And this is usually due to the amount of Balls in play they give up. If two pitchers have identical BABIPs, but pitcher A gave up 300 BIP, and pitcher B gave up 250 BIP, then pitcher B will give up less hits. Pitcher B will usually have more strikeouts, too.



    Some pitchers give up fewer or more home runs or even just more line drives than others. Wouldn't this be saying that's all luck?
    Why are you merging these events together? If something is out of a pitcher's immediate control, then that does not mean every event has to be out of their control.

    I'm just trying to understand this better. Should we not use H/9 either?
    Nope. Or WHIP.

  11. #116
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    Quote Originally Posted by Seamhead View Post
    It doesn't tell you anything as a performance metric. It's used as a measure of plate discipline.


    Yes. That's exactly what I'm saying. Hitters have shown that they can control their BABIPs; it's a function of different skills, whether it be speed (Ichiro), how hard they hit the ball (which could be due to their bat speed), etc. Check out Manny Ramirez, Pujols, Ichiro, and even Pierre (speed) to see what I'm talking about. Then look at Juan Uribe or Bengie Molina. It's a small sample size, but it works to illustrate my point.


    Yes. Hitters have shown year to year correlation in the total of these events. Pitchers don't, with the exception of HRs.


    And this is usually due to the amount of Balls in play they give up. If two pitchers have identical BABIPs, but pitcher A gave up 300 BIP, and pitcher B gave up 250 BIP, then pitcher B will give up less hits. Pitcher B will usually have more strikeouts, too.


    Why are you merging these events together? If something is out of a pitcher's immediate control, then that does not mean every event has to be out of their control.


    Nope. Or WHIP.
    I was just wondering if you consider the type of hit, e.g. a ground ball line drive or fly ball, a pitcher gives up to be luck or skill on their part. Because a pitcher who gives up more line drives is most likely going to give up more runs. But is the type of hit in that sense related to either the batter or pitcher's ability? Or am I even making sense?

    I think I'm starting to understand most of what you're saying though. Thanks for hanging with me.
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  12. #117
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    Quote Originally Posted by jetsfan89 View Post
    What's ISO and bRAA?
    ISO stands for Isolated Power. It's basically SLG-BA, a measure of power. The more accurate version adjusts 3B as the same TB as 2B when measuring ISO as triples don't necessarily imply more power than a 2B, just more speed.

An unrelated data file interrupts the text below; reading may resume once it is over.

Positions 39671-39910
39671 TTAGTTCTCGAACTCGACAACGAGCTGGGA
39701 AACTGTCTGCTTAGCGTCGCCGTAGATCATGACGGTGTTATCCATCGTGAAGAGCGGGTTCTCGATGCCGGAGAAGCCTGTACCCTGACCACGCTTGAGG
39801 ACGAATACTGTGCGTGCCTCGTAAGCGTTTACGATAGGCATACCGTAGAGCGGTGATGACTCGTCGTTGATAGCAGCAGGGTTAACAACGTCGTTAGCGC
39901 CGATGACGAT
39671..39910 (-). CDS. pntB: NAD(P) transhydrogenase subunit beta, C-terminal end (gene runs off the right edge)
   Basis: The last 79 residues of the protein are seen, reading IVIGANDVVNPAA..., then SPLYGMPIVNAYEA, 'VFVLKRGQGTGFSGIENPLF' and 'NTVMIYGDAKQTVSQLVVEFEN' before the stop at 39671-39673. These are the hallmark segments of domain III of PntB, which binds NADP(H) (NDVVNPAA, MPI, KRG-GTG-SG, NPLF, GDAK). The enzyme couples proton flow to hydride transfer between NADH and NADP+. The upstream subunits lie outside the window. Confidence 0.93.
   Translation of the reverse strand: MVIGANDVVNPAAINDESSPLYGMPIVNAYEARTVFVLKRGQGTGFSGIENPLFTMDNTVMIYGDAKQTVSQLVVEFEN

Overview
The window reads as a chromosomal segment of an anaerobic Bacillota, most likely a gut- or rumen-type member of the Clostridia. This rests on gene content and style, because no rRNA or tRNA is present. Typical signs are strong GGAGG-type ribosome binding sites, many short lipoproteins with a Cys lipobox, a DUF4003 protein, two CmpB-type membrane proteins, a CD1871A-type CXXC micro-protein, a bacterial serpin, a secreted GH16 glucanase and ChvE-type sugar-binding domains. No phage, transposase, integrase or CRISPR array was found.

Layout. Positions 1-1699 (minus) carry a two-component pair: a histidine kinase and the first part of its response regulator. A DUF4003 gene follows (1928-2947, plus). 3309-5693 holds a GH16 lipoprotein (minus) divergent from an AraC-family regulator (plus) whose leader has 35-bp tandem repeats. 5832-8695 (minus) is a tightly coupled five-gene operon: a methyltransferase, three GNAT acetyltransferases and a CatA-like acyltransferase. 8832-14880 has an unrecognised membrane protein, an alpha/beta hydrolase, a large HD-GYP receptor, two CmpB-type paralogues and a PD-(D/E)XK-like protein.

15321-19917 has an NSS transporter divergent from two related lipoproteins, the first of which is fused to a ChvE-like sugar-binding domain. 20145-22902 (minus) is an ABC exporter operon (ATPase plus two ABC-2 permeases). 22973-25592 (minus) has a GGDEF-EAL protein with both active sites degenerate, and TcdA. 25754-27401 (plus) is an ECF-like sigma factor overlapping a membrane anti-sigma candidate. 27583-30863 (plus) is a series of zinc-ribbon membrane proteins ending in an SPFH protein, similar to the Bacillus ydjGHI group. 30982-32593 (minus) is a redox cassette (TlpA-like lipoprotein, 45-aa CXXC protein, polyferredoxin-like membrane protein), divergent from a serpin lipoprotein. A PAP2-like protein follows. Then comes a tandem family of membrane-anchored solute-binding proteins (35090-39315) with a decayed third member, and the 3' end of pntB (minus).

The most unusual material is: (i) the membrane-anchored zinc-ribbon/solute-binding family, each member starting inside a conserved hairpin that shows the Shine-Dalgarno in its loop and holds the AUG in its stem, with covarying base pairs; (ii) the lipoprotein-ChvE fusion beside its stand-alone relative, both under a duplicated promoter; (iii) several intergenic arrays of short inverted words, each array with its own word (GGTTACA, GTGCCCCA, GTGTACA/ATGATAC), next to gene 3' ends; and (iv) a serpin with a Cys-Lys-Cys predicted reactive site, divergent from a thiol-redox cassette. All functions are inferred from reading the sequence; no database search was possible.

bRAA is batting Runs Above Average. You can really use it for any offensive production stat (OPS, EqA, wOBA), but it's main interpretation is with wOBA. You multiply RV/PA by PA. The entire equation is PA*(wOBA-lgwOBA)/1.15.

    These should be in the glossary thread by the way.

  13. #118
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    Quote Originally Posted by Gigantes4Life View Post
    ISO stands for Isolated Power. It's basically SLG-BA, a measure of power. The more accurate version adjusts 3B as the same TB as 2B when measuring ISO as triples don't necessarily imply more power than a 2B, just more speed.

    bRAA is batting Runs Above Average. You can really use it for any offensive production stat (OPS, EqA, wOBA), but it's main interpretation is with wOBA. You multiply RV/PA by PA. The entire equation is PA*(wOBA-lgwOBA)/1.15.

    These should be in the glossary thread by the way.
    couldnt find them.

    whats the range of ISO and bRAA for good, very good, elite players?
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  14. #119
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    Quote Originally Posted by Gigantes4Life View Post
    ISO stands for Isolated Power. It's basically SLG-BA, a measure of power. The more accurate version adjusts 3B as the same TB as 2B when measuring ISO as triples don't necessarily imply more power than a 2B, just more speed.
    This is ISOp isn't it..for "isolated power"?

    And then ISOd is OBP-AVG, for "isolated discipline"?

    I don't remember which letters you capitalize in it, but the point is there.
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  15. #120
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    ISO and ISOp are the same thing, the p is just added on to avoid confusion.

    A .200 ISO is usually very good.

    Bonds bRAA in 04: 96.5
    Pujols bRAA in 08: 71.2
    Luis Castillo bRAA in 08: -5

    Just to give you some perspective of guys you know.